The first quarter of this year will see an increase in electricity and water rates, according to the Public Utilities Regulatory Commission (PURC).
The new rates, which go into effect on February 1, 2023, will result in an overall electricity price increase of 29.96% for all customers and an increase in water prices of 8.33%.
In contrast, as part of the ongoing restructuring of the current water rate structure, the commission approved a variety of rate adjustments, including some reductions for certain industrial and commercial consumers.
The new tariff review was prompted by exchange rate volatility, rising inflation, generation mix, and weighted average cost of natural gas, according to a statement issued yesterday and signed by the PURC’s Executive Secretary, Dr Ishmael Ackah.
Tariffs are being reviewed for the second time in six months.
The commission approved a 27.15 percent increase in electricity and a 21.55 percent increase in water beginning September 1, 2022.
It was subject to a significant tariff adjustment at the time.
The new review, according to the executive secretary, complied with the quarterly tariff review process and rules outlined in the Commission’s major tariff review decision from August 2022.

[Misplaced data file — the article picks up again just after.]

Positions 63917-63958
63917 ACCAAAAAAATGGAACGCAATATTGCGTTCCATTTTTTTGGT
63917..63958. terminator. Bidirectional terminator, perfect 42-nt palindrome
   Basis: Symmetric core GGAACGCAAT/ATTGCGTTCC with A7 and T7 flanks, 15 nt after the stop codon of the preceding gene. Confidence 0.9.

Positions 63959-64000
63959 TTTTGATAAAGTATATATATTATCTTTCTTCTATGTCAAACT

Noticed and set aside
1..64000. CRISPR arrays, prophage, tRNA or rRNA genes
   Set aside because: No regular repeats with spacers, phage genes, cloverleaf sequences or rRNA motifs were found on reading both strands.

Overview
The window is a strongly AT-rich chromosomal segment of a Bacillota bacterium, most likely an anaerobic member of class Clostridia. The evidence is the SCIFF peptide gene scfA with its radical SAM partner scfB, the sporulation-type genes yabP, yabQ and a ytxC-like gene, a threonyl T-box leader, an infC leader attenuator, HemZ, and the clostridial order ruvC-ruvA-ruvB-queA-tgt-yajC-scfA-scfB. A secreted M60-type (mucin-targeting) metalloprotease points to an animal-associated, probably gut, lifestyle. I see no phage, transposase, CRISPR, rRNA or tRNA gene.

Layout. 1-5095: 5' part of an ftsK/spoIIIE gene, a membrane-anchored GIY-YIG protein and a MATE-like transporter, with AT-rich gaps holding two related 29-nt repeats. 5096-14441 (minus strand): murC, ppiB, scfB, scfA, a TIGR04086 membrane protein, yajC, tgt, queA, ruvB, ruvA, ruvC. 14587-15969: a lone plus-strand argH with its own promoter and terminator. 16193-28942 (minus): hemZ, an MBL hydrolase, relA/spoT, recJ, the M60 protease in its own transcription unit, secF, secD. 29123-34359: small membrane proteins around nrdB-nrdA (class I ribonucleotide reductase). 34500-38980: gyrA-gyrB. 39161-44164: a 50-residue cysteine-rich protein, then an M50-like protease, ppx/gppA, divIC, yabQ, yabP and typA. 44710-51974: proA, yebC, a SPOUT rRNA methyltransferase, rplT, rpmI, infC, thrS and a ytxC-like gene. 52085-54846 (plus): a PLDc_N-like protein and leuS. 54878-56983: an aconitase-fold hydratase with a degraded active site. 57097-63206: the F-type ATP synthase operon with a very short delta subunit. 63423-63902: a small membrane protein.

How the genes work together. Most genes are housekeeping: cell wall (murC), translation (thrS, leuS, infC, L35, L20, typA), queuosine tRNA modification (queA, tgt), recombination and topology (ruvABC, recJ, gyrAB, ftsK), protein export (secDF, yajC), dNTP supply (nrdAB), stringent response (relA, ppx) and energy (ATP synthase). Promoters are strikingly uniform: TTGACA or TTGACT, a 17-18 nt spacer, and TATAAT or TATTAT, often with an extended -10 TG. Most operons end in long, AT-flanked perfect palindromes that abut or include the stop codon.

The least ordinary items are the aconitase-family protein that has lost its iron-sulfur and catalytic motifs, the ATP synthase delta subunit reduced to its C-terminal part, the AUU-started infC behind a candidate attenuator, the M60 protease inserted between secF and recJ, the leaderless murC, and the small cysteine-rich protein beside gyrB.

According to him, the mechanism for reviewing tariffs every quarter aimed to monitor and take into account changes to the important variables that went into determining the prices for natural gas, electricity, and water.
According to him, the goal was to keep the real value of the cost of providing those utility services while preventing utility companies from under- or over-recovering.
He asserted that under-recovery had an adverse effect on the companies’ capacity to provide service to customers and had the potential to reduce water supply and cause electricity outages (DUMSOR).
According to him, excessive recovery put an unnecessary burden on water and electricity users.
The mechanism for the quarterly tariff review, he continued, was designed to make sure that none of these things occurred.
Even though Dr. Ackah hinted that the PURC was aware of the current dire economic situation, he added that “the potential for outages would be catastrophic for Ghana and has to be avoided.”
He clarified that the commission sought to strike a balance between preventing prolonged power outages and their damaging effects on livelihoods and employment, as well as minimising the impact of rate increases on consumers.
Therefore, the commission made the decision to raise the average end-user tariff for electricity by 29.96% for all consumer groups. The average end-user water tariff has also gone up by 8.3%, he continued.
Mr Seth Twum-Akwaboah, CEO of the Association of Ghana Industries (AGI), expressed industry dissatisfaction with the new tariff adjustments, stating that the increase of 29.96% across the board for all consumers was excessive.
“We will communicate with the PURC in the upcoming days and let them know of our concerns. After a 27.15 increase almost five months ago, the timing of the adjustment is deeply worrying to us, Mr. Twum-Akwaboah said.
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